Hi there! So, you signed up to TaskExchange to find help for your health evidence projects? Brilliant! Maybe you’re leading a systematic review and you’re looking for someone to help with data extraction, translation or statistical advice, or perhaps you’re sketching out a new project protocol and looking for consumer involvement from the get go. Whatever your reason, read on for our top 6 tips for finding help for your health evidence project on TaskExchange.
Hang on, you’re not a member of TaskExchange? Interested in getting help or helping out on health evidence projects? Take a look here.
Get your task post right
Get your task description perfect, and you’re likely to get quick responses from the right people. It’s well worth putting in a little bit of time at the beginning to ensure your task post attracts precisely the kind of person you’re looking for. It’ll save you time in the long run.
1. Use a pithy task title.
The task title is your attention grabber. It should allow someone to quickly determine their suitability and interest. Here’s an example of a good task title, ‘Seeking patient partner for guideline panel on treatment for shoulder impingement syndrome, June -August 2018, approx 10 hours total.’ Whereas a less helpful title is something like ‘Guideline panel for impingement syndrome’. Note that a good title will include both the clinical area and the task type.
2. Be clear about who you’re looking for.
Describe the skills and experience someone needs in order to undertake your task. The clearer you can be, the less time you’ll spend reading responses that don’t quite hit the mark.
3. Specify the reward you’re offering.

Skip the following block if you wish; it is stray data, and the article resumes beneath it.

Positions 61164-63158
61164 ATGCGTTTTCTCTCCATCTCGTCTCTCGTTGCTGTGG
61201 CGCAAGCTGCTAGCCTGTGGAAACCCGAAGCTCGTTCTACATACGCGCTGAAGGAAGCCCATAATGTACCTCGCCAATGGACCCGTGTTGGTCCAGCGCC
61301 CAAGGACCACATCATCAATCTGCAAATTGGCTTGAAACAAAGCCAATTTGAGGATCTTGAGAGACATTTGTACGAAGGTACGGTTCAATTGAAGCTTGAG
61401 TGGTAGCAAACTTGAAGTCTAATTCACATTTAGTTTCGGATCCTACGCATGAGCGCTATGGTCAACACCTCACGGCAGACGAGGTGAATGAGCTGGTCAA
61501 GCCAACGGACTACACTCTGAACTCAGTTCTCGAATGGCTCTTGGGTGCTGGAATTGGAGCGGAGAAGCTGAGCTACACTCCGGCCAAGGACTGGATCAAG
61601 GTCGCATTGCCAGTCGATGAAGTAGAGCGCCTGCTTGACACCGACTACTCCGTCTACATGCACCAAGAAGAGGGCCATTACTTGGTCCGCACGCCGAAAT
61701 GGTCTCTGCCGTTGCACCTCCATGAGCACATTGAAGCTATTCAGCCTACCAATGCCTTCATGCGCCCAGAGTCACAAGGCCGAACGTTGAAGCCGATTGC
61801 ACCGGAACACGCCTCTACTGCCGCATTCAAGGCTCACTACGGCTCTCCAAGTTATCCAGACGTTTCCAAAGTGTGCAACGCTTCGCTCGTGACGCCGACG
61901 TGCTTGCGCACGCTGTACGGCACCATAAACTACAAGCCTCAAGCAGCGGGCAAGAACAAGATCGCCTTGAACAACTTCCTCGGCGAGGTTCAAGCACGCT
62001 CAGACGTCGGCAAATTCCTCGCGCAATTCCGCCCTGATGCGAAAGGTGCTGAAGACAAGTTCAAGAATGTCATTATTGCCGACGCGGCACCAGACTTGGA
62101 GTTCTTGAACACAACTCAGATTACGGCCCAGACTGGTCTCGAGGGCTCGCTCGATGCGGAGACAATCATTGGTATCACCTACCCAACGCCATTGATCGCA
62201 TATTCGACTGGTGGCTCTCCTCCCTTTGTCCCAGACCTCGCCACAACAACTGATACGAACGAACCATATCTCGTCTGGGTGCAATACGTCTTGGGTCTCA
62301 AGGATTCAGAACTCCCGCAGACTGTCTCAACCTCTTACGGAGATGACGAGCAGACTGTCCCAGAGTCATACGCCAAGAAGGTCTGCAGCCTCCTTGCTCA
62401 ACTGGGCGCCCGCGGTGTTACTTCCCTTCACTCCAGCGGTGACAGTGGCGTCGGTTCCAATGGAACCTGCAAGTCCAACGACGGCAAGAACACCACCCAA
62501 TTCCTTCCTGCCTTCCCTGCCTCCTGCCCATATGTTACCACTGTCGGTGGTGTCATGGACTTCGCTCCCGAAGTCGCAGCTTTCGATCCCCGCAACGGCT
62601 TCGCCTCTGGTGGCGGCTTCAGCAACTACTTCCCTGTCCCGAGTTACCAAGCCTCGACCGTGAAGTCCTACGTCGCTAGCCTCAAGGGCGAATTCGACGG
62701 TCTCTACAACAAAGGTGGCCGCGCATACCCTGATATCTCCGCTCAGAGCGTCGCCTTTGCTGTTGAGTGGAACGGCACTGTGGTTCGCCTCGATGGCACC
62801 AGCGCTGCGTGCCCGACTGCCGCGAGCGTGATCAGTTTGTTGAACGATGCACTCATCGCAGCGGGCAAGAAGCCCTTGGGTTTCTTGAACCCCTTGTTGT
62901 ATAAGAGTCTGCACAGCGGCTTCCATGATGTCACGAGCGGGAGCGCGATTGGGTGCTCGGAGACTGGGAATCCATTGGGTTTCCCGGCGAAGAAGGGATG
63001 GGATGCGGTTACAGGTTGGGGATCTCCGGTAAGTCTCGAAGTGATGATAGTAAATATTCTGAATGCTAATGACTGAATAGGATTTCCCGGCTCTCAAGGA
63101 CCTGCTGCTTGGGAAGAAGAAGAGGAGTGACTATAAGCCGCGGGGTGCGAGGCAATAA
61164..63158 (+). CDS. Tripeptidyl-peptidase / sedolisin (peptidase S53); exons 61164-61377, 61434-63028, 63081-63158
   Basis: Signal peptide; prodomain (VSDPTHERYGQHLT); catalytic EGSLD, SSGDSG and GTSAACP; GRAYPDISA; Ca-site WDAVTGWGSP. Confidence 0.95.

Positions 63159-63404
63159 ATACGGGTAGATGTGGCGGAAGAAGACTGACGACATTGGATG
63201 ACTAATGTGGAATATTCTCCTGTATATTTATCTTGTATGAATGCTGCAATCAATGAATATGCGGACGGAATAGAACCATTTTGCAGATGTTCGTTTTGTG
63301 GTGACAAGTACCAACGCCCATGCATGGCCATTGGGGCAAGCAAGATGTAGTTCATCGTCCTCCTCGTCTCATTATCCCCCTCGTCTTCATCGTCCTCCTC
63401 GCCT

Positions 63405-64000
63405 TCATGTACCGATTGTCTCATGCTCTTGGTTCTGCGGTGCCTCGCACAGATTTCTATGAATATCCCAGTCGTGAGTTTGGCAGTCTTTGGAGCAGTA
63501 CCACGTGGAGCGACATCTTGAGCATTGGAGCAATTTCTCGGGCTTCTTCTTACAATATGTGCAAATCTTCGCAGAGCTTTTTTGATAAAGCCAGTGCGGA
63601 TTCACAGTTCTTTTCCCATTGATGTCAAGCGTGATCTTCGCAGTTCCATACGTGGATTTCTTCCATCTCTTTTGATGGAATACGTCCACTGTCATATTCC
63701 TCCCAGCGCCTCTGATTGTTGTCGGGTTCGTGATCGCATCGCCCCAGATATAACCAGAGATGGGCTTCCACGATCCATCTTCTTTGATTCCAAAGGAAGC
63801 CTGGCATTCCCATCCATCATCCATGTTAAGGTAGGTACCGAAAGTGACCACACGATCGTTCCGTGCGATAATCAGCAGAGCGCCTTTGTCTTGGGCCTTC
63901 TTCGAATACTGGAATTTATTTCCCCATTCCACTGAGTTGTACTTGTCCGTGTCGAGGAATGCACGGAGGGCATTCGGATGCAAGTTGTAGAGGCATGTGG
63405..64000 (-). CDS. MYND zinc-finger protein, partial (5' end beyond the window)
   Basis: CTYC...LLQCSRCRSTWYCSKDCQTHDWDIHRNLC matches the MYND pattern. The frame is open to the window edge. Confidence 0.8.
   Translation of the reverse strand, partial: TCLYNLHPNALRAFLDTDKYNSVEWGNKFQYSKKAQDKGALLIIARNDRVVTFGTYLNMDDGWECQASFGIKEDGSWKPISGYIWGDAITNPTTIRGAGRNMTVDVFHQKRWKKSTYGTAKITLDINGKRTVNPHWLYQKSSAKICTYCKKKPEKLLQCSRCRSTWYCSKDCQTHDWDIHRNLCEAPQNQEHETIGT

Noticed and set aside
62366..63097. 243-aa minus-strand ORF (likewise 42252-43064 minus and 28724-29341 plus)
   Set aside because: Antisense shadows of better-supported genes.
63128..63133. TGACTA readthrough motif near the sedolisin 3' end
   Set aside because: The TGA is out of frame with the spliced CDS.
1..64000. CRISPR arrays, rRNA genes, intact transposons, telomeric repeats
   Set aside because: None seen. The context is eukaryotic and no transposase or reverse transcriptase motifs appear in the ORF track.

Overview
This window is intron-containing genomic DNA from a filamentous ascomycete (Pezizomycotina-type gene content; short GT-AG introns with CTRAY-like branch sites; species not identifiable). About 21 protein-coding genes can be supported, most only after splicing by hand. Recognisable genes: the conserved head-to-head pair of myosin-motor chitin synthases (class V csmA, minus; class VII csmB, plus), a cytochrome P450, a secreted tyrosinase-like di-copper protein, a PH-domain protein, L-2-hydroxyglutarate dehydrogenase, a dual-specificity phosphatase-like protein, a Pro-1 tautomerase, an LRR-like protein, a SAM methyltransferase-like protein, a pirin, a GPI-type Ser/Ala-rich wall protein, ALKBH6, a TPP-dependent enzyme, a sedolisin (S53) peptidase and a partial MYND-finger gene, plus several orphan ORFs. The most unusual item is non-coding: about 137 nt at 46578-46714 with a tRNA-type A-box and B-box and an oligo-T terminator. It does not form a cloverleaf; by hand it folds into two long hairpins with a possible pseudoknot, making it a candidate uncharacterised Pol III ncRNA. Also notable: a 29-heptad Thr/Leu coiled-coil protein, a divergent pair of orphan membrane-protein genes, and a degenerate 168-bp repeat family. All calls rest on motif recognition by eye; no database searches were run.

Is it authorship, acknowledgement, payment, or more than one of these options? Be sure to include a reward as it will attract helpers to your task.
Choose the right person
So you’ve received some responses to your task. Awesome! How do you decide who to pick? First, you’ll read the response messages that come through. But what other information can you use?
4. Check TaskExchange profiles
Have a thorough read of responders’ TaskExchange profiles. A well-written profile should give you a good feel for who they are as well as their experiences and skillsets.
5. Check recommendations
Check to see if the responders have been recommended by other TaskExchange users. Recommendations appear on profile pages and will help you get a sense of the quality of work someone produces and how reliable they are. You may also find that you know the recommender; it’s a small world after all! *Cue musical interlude!* Keep in mind that no recommendations may just mean that the responder is new to TaskExchange. Speaking of recommendations, don’t forget to recommend people who do a great job on your task!
6. Search directly for the help you need
You can search the TaskExchange network to find people with exactly the skills you are looking for, and then send them a message to gauge their interest and availability. We suggest doing this as well as (not instead of) posting a task. To search the network, log in, go to Browse Network and filter by topic expertise or skills.
Support for Project Transform was provided by Cochrane and the National Health and Medical Research Council of Australia (APP1114605). The contents of the published material are solely the responsibility of the Administering Institution, a Participating Institution or individual authors and do not reflect the views of the NHMRC.